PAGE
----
10th February 2016
During the busy summer months (May to September), when bats have their pups and the young are learning to fly, the Bat Conservation Trust (BCT) runs an Out Of Hours (OOH) helpline to cover evenings and weekends. The OOH helpline relies on volunteers like you to answer emergency calls, it would simply be impossible without your help.
The OOH service compliments the National Bat Helpline during the busiest months of the year in a bat's life. This busy period begins when female bats are heavily pregnant which means they can sometimes get into trouble. This is not surprising when you consider that the baby bat can make up 25% of the mothers body weight. Bat mums usually give birth to a single baby (called a pup) in June/July and this is often associated with another peak of calls to the helpline as pups sometimes fall out of roosts. The young adventurous bats start learning to fly when they are only 3 weeks old and just like any teenager, things sometimes go wrong.
Volunteers receive training in answering calls before the season begins, as well as full support from BCT staff throughout the season. Once fully trained, volunteers work from home for those shifts that they have signed up for. Common calls involve grounded or injured bats, bats trapped in people's houses, newly-discovered roosts and planning and development queries. The OOH helpline can sometimes be challenging but also very rewarding. One previous volunteer said: "Highly recommended it! I did it for a couple of years, really satisfying and interesting."
2015 was our busiest OOH season ever! Our volunteers took 2,824 calls throughout the season! More information, including the Out Of Hours Report 2015, is available from our website: www.bats.org.uk/pages/bat_helpline.html .
How to Volunteer
We are now recruiting for the 2016 season! Please note that all participants will need to attend one of the Out of Hours training days: 16th April 2016 (London) or 30th April 2016 (Manchester).
Please register your interest by getting in touch with Keiron Brown on 0345 1300 228 or by emailing email@example.com. Please email as well if you need to know more information about our OOH helpline.
If you can't volunteer but would like to donate to help us maintain this service, look here http://www.bats.org.uk/pages/donate.html or call Andreia on 020 7820 7181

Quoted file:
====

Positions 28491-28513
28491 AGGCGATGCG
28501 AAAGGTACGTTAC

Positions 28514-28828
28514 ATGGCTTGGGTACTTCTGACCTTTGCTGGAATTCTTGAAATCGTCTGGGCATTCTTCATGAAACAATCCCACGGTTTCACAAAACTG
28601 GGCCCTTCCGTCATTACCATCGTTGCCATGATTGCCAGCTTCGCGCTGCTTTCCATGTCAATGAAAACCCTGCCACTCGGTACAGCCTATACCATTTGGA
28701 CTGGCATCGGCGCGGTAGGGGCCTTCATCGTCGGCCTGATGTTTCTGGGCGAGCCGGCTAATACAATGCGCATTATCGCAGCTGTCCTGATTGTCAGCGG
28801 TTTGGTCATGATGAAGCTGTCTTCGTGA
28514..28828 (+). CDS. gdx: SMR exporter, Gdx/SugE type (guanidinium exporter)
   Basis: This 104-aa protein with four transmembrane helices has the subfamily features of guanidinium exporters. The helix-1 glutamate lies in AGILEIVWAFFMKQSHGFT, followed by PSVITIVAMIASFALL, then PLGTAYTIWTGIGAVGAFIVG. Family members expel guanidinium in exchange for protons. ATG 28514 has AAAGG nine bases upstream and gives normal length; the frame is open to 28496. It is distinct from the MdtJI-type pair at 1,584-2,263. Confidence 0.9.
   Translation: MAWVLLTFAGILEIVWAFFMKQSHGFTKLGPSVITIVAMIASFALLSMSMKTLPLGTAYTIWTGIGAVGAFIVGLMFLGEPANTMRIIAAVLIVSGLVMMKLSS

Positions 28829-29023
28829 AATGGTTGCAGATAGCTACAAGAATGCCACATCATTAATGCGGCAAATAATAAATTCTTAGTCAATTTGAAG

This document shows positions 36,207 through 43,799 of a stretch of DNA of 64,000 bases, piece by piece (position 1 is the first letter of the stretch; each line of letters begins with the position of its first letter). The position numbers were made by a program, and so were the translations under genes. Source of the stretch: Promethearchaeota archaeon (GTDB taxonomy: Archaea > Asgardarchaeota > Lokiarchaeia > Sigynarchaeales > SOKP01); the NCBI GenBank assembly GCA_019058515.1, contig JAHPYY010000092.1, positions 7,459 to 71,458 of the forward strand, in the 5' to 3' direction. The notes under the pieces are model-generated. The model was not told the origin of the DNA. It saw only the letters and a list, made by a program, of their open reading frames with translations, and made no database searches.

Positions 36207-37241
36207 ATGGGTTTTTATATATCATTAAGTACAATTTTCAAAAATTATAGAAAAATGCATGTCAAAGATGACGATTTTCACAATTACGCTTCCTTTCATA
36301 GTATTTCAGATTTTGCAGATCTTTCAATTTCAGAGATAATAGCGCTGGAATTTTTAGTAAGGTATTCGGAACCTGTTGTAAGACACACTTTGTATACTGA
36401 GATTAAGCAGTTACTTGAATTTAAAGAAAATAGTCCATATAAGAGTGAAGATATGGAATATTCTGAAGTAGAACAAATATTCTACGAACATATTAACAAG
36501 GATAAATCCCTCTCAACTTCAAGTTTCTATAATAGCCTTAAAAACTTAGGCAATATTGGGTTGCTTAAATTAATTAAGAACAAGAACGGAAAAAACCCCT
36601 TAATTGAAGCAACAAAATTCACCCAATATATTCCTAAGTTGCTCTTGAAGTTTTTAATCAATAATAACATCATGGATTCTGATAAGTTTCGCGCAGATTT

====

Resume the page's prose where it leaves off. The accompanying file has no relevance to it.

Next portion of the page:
What to do if you find a bat?
Any bat that is found on the ground, or in an exposed area, especially during the day, is likely to need help - have a look at: http://www.bats.org.uk/pages/containingabat.html
NOTES TO EDITORS:
The Bat Conservation Trust (BCT) is the only national organisation solely devoted to the conservation of bats and their habitats in the UK. Its network of 100 local bat groups and more than 1,000 bat workers survey roosts and hibernation sites, and work with householders, builders, farmers and foresters to protect bats. www.bats.org.uk
All British bats are protected under British law, because of severe declines in bat numbers during the twentieth century. Loss of roosting habitat to development and construction, loss of foraging habitat as farming practice has changed (using pesticide and losing meadows and hedgerows) and loss of hedgerows, waterways and commuting routes linking the two all contributed to the declines in bat populations.
Because of widespread population declines and continued vulnerability, all British bat species are European protected species and afforded a high level of protection under both the Conservation of Habitats and Species Regulations 2010 and the Wildlife and Countryside Act 1981. Deliberately capturing, disturbing, injuring and killing bats is prohibited, as is damaging or destroying their breeding sites and roosts.
The Bat Helpline 0345 1300 228 is for anyone who needs help with bats If you find a grounded or injured bat, believes bats to be at risk or think you may have bats or want to let us know about a bat roost site please call the Bat Helpline 0345 1300 228
9th July 2020